“All praise is only for God, the Lord of Universe, the Beneficent, the Merciful, Master of the Day of Judgment” (Qur’an, Chapter 1; Verses 2-4)
These are the very first verses of the Qur’an. They present in clear terms the concept of God in Islam: God is Merciful and Just. According to Islam, the Divine Justice is no separate from His Mercy.
The Divine Justice cannot be compared with the justice meted out by the judges in the courts. These judges are only the executors of the law, given to them by others, with little or no authority to condone the culprits. They are bound by the law. They are helpless against the strict implications of law when it demands punishment. They cannot dispense mercy even if the culprit is repenting, even if the circumstances demand mercy. Petitions for mercy are addressed to the head of state, who is the supreme promulgator of law.
But God is not a mere judge. He is the Law-giver and the supreme Authority. Hence an offender can be sure of His merciful pardon if his repentance be genuine.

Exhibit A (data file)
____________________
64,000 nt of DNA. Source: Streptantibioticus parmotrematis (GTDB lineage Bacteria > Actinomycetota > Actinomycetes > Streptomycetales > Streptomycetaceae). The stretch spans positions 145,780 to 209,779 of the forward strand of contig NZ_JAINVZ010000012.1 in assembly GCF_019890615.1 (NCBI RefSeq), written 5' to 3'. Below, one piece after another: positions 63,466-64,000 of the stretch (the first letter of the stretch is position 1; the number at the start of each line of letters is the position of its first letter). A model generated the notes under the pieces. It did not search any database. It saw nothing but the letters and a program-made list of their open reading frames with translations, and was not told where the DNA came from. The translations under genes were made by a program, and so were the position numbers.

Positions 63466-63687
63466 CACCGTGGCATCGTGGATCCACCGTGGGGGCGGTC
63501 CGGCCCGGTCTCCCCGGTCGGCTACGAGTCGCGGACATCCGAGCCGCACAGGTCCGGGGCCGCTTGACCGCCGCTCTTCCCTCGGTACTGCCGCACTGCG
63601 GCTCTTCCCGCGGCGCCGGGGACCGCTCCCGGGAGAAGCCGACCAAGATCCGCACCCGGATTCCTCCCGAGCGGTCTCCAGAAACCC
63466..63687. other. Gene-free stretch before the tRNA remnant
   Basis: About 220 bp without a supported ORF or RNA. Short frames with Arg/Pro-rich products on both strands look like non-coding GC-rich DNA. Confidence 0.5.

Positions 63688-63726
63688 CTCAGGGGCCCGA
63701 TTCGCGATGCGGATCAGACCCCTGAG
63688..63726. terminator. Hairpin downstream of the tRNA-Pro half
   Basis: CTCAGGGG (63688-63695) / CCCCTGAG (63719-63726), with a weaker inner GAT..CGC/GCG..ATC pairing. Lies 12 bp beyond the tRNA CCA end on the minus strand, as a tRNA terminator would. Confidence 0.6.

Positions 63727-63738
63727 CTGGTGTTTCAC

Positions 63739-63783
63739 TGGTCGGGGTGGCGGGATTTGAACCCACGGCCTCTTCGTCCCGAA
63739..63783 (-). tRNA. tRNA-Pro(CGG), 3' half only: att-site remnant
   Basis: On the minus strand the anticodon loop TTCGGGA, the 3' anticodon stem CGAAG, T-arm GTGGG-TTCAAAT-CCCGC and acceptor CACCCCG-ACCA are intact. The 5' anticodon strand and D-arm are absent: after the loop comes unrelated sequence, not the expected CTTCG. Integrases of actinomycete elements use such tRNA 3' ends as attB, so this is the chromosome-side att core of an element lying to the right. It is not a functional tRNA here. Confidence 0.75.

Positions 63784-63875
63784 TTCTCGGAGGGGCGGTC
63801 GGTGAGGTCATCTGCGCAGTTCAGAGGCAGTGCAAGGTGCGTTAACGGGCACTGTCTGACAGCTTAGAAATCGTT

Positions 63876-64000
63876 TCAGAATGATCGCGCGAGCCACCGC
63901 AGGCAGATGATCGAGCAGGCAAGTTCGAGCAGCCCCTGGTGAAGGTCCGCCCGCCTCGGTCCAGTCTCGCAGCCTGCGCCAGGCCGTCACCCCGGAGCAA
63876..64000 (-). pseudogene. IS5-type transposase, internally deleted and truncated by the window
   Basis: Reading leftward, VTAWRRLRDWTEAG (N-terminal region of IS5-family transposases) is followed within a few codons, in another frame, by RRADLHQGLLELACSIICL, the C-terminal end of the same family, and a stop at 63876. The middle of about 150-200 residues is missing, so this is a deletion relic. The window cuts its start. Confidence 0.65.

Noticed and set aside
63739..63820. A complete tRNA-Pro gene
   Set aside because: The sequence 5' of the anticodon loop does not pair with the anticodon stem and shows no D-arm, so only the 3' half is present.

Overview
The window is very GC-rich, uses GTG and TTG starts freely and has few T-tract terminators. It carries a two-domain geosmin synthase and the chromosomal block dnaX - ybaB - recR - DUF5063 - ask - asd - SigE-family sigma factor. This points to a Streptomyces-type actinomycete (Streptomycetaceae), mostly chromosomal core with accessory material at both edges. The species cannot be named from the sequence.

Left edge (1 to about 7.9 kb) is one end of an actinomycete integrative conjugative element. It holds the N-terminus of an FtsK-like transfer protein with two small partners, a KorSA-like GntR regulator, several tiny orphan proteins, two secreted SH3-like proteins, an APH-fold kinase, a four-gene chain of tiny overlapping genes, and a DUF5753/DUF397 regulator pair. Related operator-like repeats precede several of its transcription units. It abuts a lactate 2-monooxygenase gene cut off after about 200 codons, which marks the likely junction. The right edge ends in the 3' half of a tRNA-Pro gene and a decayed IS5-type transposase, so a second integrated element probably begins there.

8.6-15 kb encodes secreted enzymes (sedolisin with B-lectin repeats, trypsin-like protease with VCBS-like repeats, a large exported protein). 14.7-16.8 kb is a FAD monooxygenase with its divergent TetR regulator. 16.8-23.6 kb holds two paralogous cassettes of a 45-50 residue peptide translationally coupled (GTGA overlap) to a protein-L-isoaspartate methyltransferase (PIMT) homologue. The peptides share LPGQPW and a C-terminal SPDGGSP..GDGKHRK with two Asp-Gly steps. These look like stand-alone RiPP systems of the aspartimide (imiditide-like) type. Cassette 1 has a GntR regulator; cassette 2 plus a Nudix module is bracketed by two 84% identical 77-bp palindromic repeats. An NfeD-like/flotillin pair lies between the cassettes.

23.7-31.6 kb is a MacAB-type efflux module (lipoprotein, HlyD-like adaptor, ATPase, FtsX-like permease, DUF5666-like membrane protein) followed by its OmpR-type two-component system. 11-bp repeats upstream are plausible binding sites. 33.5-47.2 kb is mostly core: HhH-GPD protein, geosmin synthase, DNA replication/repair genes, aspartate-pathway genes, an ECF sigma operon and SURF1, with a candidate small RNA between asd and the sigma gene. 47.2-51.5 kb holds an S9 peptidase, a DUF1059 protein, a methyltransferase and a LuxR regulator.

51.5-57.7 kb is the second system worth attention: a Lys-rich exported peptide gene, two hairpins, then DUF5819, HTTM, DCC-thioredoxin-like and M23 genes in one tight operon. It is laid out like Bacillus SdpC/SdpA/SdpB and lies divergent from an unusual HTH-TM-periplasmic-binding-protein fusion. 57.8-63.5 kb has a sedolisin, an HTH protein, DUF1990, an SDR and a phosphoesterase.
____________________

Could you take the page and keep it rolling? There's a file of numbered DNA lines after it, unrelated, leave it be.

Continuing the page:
Islam puts the Mercy of God before His Justice. The very first verse of the Qur’an is “In the name of Allah, the Beneficent, the Merciful”. Islam believes that “His Mercy is before His wrath”.
Thus the Muslims have a finely balanced faith, which is inclined neither to this side nor to that. It does not teach us that God is a high handed avenger who does not forgive a single sin or mistake; but it does not present God in the shape of a feeble person who will not punish even the tyrannies and brutalities of head-hunters. The essence of Islamic faith is in the above-mentioned verses, where the Mercy of God has been mentioned side by side with His Justice.
Here we find a real divine religion which encourages man to go nearer to Allah, attracted by His Mercy and Grace; and warns him against trespassing the limits of moral and religious laws, by reminding him that God is just, the Master of the Day of Judgment.
Thus, the two most important instincts of man, i.e., love and fear, are simultaneously utilized to make man a perfect being, a whole being, not wanting in any respect.